Players Enjoying Relaxed Champions Tour

By Associated PressApril 29, 2004, 4:00 pm
04 BrunoHOOVER, Ala. -- With a relaxed atmosphere and some friendly competition, the Champions Tour stands in sharp contrast to the PGA Tour.
 
'The PGA Tour was life and death,' Bruce Lietzke, a 13-time winner on the PGA Tour, said Thursday. 'The Champions Tour is not. It makes this tour pretty attractive.'

For the fans as well as the players.
 
The Champions Tour players have to work a little harder to promote their circuit, without the publicity and star power of players like Tiger Woods and Phil Mickelson. They are required to play in two pro-ams leading up to each tournament compared to one for PGA Tour players. They willingly meet-and-greet with corporate types and media and attend various functions leading up to the tournaments -- including the Bruno's Memorial Classic, which starts Friday.
 
'I was blown away when I started going back to the PGA Tour to see what players don't give over there,' said Tom Kite, who won 19 PGA Tour titles.
 
'What the players give out here is so far beyond what the guys on the PGA Tour give, it's not even funny.'
 
Players and president Rick George discussed the present and future of the tour Thursday at Greystone Golf & Country Club, including a rule change banning carts during competition starting in 2005.
 
George said the feedback from players has been 'all over the map' on the cart issue.
 
'Some are adamantly against it, some are in the middle and some are for it,' he said.
 
Lietzke favors walking at tournaments himself, but worries that the change might force popular older golfers like Chi Chi Rodriguez out of tournaments.
 
'Chi Chi's not going to win this tournament this week, but he will have the first- or second-biggest gallery,' Lietzke said.
 
The $1.5 million tournament on the 6,992-yard, par-72 course in suburban Birmingham is a perfect example of the tour's parity, with 12 different winners in 12 years. Tom Jenkins won last year.
 
Still, as Kite emphasized, it's not the PGA Tour. Many of the older players are already established and financially secure and not so burdened by the overwhelming pressure to win.
 
'We can't emphasize competition as much as the PGA Tour does,' Lietzke said. 'The PGA Tour is probably 80 percent competition and 20 percent entertainment.
 
'You can almost flip-flop that number for us. We have to emphasize entertainment more, because the PGA Tour doesn't. That's where we can find our part in this crazy sports world market.'
 
The next challenge is convincing marquee players like Greg Norman and Curtis Strange -- who turn 50 next year -- to play on the Champions Tour.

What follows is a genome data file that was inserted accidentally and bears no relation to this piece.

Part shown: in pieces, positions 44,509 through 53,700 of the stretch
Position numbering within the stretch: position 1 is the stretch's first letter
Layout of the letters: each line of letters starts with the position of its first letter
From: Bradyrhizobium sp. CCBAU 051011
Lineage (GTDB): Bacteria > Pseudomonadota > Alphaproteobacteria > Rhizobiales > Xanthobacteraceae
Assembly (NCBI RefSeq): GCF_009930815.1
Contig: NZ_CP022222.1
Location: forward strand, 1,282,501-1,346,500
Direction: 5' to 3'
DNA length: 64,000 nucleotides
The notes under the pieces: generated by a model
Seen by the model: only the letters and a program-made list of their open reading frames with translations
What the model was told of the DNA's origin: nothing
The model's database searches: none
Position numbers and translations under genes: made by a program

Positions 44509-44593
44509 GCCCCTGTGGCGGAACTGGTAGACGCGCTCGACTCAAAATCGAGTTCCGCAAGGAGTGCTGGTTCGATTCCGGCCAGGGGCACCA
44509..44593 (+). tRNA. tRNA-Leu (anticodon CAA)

George said he has spoken with Norman on the phone recently and plans a face-to-face meeting in the 'very near future' with that objective in mind. Former U.S. Open winner Jerry Pate and Jay Haas are among the newcomers this year.
 
Gary Koch has seen both sides, as a player and as a TV analyst trying to scramble for interviews with PGA Tour players, waiting hours for interviews with players who might or might not oblige.
 
He said it boils down to one thing -- attitude.
 
'They can be pretty unapproachable at times, very unapproachable,' Koch said of PGA Tour players. 'You won't find that out here on the Champions Tour.'
 
Related Links:
  • Full Coverage - Bruno's Memorial Classic
     
    Copyright 2003 Associated Press. All rights reserved. This material may not be published, broadcast, rewritten or redistributed.
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    Woods favored to miss Farmers Insurance Open cut

    By Will GrayJanuary 24, 2018, 1:54 am

    If the Las Vegas bookmakers are to be believed, folks in the San Diego area hoping to see Tiger Woods this week might want to head to Torrey Pines early.

    Woods is making his first competitive start of the year this week at the Farmers Insurance Open, and it will be his first official start on the PGA Tour since last year's event. He missed nearly all of 2017 because of a back injury before returning with a T-9 finish last month at the Hero World Challenge.

    But the South Course at Torrey Pines is a far different test than Albany, and the Westgate Las Vegas SuperBook lists Woods as a -180 favorite to miss the 36-hole cut. It means bettors must wager $180 to win $100, while his +150 odds to make the cut mean a bettor can win $150 with a $100 wager.

    Woods is listed at 25/1 to win. He won the tournament for the seventh time in 2013, but in three appearances since he has missed the 36-hole cut, missed the 54-hole cut and withdrawn after 12 holes.